Skip to main content

The Religious Voice of the Chapuls

The Anti-Capitalist Muslims have emerged as the most extraordinary group in the Gezi Park protests, legitimizing the revolt in religious quarters.
A woman wearing a traditional head-scarf sits inside a damaged bus used by anti-government protesters as a barricade in Istanbul's Taksim square June 10, 2013. REUTERS/Yannis Behrakis (TURKEY - Tags: CIVIL UNREST POLITICS) - RTX10IVO

“Thank you for supporting the protesters. So glad to have you here,” a non-veiled woman told theologian Ihsan Eliacik in Taksim Square as she shook his hand. Another followed. The group of people surrounding him grew by the minute. The support Eliacik extends to the protests by reciting verses from the Quran has been universally welcomed — from atheists and socialists to Kemalists and hard-line secularist-nationalists.

The government apparatus has used a determined tactic of “demonizing” the protesters in a bid to prevent the spread of the demonstrations gripping Turkey for days. Conspiracy theories have been fabricated to portray the protests as a plot by those who were behind the “post-modern coup” in 1997 or the “Ergenekon network.” Had the Gezi events been a revolt only stirred by Ataturkists, secularists, nationalists, marginal leftist groups and supporters of the main opposition Republican People's Party, this would have played into government hands. But that is not the case. Though a small group, people as pious as Prime Minister Recep Tayyip Erdogan have become “the religious voice of the revolt.”

Standing out among them are the Anti-Capitalist Muslims, inspired by Eliacik’s ideas. The group provided the “ticket” to Taksim for devout people who waver between the Islamist-rooted government and the protesting masses driven by worries over their secular lifestyle. Thanks to their support, the protesters — described as “a rotten, wrecked generation” by prominent Islamic cleric Fethullah Gulen, but whom I prefer to call “free spirited souls” because of their non-partisan profile — gained legitimacy in the eyes of other quarters.

Prayers at Taksim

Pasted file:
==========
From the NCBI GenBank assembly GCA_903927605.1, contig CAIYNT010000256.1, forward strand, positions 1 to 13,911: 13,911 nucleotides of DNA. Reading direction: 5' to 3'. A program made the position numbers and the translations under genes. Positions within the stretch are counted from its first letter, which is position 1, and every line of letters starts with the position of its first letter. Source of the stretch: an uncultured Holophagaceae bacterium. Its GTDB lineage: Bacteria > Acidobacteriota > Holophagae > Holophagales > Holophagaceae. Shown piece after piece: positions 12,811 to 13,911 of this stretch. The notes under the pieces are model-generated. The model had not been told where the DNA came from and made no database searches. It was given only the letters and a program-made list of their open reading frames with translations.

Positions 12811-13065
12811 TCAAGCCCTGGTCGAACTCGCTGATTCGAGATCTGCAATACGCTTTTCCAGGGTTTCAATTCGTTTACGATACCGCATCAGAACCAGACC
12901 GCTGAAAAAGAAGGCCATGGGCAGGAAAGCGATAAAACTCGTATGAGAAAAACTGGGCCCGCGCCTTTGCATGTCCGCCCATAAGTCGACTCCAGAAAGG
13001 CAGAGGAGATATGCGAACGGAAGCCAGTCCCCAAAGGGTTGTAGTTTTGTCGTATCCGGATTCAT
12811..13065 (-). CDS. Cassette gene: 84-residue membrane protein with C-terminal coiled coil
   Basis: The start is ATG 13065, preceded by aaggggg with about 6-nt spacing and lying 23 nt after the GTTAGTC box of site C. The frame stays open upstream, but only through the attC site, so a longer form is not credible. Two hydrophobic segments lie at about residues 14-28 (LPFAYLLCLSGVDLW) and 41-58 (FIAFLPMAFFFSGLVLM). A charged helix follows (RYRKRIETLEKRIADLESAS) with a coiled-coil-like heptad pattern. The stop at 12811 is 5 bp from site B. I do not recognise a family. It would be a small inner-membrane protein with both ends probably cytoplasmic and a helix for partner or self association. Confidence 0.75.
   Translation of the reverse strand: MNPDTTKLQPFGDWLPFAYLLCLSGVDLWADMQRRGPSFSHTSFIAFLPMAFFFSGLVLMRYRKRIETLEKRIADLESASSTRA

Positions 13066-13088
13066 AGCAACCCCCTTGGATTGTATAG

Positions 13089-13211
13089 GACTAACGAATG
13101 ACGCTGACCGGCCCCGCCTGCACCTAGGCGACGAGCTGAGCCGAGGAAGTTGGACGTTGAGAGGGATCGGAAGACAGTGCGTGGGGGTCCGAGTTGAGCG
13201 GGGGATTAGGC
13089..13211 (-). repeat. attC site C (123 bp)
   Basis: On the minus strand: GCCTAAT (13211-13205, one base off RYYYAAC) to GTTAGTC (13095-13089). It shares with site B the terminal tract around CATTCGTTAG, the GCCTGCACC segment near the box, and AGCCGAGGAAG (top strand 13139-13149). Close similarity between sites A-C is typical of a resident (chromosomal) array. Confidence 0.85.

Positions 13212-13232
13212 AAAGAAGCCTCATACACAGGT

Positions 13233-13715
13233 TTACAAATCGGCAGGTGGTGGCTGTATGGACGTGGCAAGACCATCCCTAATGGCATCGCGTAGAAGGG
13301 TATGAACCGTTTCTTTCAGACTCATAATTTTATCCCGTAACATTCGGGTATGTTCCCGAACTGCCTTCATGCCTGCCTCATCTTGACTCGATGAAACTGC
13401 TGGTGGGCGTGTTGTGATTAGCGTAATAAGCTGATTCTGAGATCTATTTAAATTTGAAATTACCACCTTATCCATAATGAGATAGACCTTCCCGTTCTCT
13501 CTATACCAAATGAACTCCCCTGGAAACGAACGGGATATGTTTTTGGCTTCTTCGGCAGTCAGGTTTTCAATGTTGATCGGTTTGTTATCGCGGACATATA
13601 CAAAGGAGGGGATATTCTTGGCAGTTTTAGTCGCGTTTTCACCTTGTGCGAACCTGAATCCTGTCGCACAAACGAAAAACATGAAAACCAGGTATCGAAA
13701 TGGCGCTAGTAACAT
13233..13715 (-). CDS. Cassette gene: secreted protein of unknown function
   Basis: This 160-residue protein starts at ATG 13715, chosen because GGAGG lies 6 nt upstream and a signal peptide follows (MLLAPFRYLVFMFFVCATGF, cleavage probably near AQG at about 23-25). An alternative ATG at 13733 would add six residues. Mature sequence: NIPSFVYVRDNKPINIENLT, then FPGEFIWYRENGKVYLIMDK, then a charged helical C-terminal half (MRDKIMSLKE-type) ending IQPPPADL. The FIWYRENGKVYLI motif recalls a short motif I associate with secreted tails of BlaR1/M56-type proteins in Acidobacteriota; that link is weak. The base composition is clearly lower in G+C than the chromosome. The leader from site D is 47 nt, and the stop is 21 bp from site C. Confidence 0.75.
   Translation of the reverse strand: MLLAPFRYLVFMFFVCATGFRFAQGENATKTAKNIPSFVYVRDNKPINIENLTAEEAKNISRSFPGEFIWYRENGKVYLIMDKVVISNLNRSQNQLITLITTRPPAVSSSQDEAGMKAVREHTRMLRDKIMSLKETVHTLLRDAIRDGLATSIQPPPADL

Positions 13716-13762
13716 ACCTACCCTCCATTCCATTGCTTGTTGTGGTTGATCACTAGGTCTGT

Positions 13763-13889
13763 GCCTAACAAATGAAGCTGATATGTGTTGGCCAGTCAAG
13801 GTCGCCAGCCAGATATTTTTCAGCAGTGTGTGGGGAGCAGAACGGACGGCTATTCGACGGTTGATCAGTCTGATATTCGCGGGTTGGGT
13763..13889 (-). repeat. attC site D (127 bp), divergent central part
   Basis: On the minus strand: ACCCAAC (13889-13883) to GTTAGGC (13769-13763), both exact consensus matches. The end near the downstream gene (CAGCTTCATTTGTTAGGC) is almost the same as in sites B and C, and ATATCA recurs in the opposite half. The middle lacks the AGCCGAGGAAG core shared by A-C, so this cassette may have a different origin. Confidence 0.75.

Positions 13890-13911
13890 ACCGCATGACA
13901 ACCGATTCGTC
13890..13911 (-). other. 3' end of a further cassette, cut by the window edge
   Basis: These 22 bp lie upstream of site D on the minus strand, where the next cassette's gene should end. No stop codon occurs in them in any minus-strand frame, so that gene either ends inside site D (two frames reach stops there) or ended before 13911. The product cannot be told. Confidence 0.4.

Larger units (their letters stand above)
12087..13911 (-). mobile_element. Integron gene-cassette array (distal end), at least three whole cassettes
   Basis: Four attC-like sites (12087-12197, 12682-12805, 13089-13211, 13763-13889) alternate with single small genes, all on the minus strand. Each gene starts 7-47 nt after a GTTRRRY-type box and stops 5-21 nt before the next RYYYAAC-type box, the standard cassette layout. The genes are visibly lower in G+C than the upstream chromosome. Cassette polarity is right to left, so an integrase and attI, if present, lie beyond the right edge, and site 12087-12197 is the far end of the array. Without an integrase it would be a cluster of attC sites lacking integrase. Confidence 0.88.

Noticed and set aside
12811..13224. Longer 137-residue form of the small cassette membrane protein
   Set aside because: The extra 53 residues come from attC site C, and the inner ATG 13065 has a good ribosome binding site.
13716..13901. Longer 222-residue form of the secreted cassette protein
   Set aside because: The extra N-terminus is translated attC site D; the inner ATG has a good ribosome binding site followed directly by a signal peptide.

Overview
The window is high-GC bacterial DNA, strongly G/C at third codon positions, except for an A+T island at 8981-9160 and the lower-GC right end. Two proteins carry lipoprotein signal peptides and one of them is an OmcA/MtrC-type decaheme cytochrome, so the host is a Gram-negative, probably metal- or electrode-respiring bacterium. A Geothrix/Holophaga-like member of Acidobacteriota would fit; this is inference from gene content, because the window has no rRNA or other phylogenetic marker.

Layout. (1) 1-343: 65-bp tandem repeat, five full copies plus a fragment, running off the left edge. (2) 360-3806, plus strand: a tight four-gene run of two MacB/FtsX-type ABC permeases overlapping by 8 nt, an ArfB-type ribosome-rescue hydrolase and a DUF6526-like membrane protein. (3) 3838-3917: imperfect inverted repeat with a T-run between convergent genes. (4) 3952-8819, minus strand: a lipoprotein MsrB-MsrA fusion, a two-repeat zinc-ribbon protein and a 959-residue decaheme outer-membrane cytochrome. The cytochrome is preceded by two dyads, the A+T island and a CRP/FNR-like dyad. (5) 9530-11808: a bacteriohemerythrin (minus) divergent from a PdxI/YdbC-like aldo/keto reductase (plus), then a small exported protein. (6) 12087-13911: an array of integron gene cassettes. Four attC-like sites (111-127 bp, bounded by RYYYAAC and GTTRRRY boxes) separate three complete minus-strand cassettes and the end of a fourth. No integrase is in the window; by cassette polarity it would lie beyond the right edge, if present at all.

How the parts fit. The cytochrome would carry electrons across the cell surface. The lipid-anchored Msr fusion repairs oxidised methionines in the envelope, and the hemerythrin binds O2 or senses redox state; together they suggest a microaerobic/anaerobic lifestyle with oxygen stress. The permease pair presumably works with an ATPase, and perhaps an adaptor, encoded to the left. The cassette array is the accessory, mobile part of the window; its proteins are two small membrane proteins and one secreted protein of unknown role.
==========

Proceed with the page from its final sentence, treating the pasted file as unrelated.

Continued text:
The Gezi Park’s initial outlook was repellent enough to keep away the devout. Many protesters held beer cans to manifest their anger over government restrictions on alcohol. Istiklal Avenue, leading to the gassed Taksim Square, was littered with empty bottles. The protesters, however, quickly pulled themselves together when Erdogan targeted them as “drunkards.” The youths defied their portrayal as bums and revealed the smart, creative, embracing and tolerant side of a new generation that has not yet been embroiled in a secularist-Islamist conflict. This made room for the devout in Taksim Square and the small number of Islamists participating in the protests became more visible.

With a Besiktas soccer team scarf around his neck, Eliacik recited prayers to mark Mi’raj on the evening of June 5 as the protesters offered “kandil simits” — ring pastries consumed on holy days — to people who visited Taksim throughout the night. The simits were like small rings connecting the secular and the devout. The group joined the Gezi protests with the following motto: “I’m neither a nationalist, nor Kemalist, nor socialist. I’m a Muslim opposed to capitalism. I criticize the hegemony. I don’t question the faith of the person resisting alongside me.”

Scathing messages

Hardly any other messages and slogans have been more scathing to the government than those of Eliacik. Here is one of his most retweeted messages about the plan to build a shopping mall, a luxury condo building and a mosque in Taksim Square: “The conservative bigwig’s understanding of a square: 1 - shopping mall, 2 - luxury condo, 3 - mosque. That is, he will: 1- stuff himself, 2 - philander, 3 - pray for repentance.”

For Eliacik, who joined the protests together with Carsi, the ultra-fans of the Besiktas soccer club, the Gezi events signify the togetherness of opposites versus the culture of conflict: “Gezi is teaching respect — simultaneous respect for the atheist and the believer, for the Turk and the Kurd, for the miniskirt and the headscarf.”